Skillful searches are essential for 21st century learning and information literacy. With abundant information at our fingertips it is important to teach and reinforce literate searching.In this beginning search lesson students will take a look at search engines. By challenging students to understand the basics of search and how to understand results they'll learn how they can "drive" a search engine to deliver the results they need.
Inquiry question: How does search work on the web?
- Students will identify the basic parts of a web search engine and define web search terms
- Students will learn to "read" a web search results page
Use the "Start Your Engines" Google Presentation provided with this lesson to introduce students to Search. Slides that go with each section of this lesson are indicated by number [Slide #1] Stop for class discussion where indicated on the slide.
1. Introduce some basic definitions used in web search. [Slides #2, #3, #4] The slides will ask students to define these terms:
*Define: Search Engine
Possible Answers: a computer program that retrieves documents or files or data from a database or from a computer network (especially from the Internet)
Possible Answers: A program used to view HTML documents
Possible Answers: a collection of web pages, a collection of links between pages, programs that do services (such as look up things)
Possible Answers: What one is looking for when using a search engine to find relevant websites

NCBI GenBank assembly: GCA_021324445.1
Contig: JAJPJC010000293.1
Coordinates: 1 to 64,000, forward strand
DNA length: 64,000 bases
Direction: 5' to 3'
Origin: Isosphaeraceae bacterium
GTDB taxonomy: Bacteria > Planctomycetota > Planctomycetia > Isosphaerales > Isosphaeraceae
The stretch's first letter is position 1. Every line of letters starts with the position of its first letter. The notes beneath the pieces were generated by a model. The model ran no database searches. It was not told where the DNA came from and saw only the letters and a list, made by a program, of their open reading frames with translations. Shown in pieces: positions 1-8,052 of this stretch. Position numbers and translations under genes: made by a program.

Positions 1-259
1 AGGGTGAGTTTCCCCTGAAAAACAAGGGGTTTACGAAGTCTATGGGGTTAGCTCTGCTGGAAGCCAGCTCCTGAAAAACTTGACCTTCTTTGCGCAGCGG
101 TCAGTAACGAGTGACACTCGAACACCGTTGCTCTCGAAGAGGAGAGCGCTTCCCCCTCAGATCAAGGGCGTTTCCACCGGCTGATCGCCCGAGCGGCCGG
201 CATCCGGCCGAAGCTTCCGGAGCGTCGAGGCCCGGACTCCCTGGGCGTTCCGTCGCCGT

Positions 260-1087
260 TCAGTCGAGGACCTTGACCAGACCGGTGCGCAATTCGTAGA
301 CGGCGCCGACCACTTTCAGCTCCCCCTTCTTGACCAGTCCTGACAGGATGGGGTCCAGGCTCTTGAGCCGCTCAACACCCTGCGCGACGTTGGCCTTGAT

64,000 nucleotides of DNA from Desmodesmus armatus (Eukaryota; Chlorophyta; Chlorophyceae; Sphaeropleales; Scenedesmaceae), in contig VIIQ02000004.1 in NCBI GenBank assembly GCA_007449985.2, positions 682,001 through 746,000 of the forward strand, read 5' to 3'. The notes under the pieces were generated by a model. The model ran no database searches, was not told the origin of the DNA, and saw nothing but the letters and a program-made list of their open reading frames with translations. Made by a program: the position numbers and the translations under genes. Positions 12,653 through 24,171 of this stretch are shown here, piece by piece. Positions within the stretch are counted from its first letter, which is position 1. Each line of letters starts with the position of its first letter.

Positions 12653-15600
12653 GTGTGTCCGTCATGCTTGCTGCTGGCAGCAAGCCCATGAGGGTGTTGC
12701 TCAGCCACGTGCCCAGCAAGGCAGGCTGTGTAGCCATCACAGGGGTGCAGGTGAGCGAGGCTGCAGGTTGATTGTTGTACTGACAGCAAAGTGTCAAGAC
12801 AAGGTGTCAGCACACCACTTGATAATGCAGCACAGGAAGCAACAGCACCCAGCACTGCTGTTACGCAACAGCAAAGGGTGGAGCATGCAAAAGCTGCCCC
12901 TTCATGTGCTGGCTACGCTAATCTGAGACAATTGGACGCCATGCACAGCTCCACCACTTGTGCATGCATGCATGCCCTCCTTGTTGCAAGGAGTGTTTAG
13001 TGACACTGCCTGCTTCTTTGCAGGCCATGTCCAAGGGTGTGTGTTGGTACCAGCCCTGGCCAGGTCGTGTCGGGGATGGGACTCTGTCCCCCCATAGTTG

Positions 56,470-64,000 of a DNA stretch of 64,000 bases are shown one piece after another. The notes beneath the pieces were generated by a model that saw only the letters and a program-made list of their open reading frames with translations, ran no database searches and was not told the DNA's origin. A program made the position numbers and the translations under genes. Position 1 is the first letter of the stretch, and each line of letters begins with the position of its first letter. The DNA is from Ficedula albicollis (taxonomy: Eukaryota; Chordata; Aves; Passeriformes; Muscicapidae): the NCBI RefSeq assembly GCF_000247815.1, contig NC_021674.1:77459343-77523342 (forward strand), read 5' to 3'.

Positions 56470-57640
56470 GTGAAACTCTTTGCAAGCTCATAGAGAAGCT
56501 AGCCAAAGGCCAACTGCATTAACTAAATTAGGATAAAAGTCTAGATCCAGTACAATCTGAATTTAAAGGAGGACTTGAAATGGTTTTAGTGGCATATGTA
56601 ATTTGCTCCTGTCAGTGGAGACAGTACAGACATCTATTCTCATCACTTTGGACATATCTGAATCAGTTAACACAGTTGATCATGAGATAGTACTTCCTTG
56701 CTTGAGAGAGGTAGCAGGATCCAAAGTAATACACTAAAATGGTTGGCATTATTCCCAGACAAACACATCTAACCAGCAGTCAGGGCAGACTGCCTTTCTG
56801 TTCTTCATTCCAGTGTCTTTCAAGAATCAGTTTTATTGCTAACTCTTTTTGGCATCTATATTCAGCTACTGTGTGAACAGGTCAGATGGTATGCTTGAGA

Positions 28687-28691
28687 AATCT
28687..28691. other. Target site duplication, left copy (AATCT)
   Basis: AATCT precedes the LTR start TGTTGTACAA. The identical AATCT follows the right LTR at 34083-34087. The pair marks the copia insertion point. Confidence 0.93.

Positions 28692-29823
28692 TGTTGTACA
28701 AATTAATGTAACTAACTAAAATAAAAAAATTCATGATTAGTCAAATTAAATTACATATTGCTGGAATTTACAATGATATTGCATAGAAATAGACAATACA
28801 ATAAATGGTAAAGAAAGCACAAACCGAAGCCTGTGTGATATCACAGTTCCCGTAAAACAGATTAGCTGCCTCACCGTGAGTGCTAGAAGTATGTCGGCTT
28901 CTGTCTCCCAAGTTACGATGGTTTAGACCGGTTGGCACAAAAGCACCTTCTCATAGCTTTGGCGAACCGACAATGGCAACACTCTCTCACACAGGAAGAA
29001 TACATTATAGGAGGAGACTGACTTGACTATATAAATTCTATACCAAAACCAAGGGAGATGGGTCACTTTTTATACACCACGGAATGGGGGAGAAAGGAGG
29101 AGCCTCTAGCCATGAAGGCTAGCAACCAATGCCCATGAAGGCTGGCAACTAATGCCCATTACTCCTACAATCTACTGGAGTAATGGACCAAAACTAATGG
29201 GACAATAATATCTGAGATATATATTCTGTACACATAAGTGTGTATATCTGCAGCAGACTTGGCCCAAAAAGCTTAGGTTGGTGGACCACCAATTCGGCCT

Possible Answers: The address of a web page on the world wide web.
Use [Slide #4] to go over the parts of a URL
*Visible web: everything that’s indexed by search engines
*Deep web: everything that’s on the web, but not indexed
B. Students generate a of list any database "deep web" sources that they might be able to access from their school or local libraries.
3. Show or distribute print handouts of [Slide #7] and have students discuss in groups what each part of the page means. When completed, discuss the labels as a class [Slide #8].
4. Access the Google Search page on a computer display and ask students to put a search query into the box and try the “I Feel Lucky” button. Then ask them to try the same query using the Google Search button. Ask them to explain the difference that they see.
5. With the class, do a couple of searches and analyze the search results page. Explain to students how to read the results on those pages [Slide #9].
6. Share the tip of using the "Find" command on the browser (Edit>Find or Control-F) to find a term in a search results page or any web page. Demonstrate using this command to locate the search keywords across the search results page.
7. Show YouTube video "Matt Cutts Discusses Snippets" and discuss with students how a snippet can help them understand search choices. [Slide #10].
Connections to Standards:
Time needed to teach: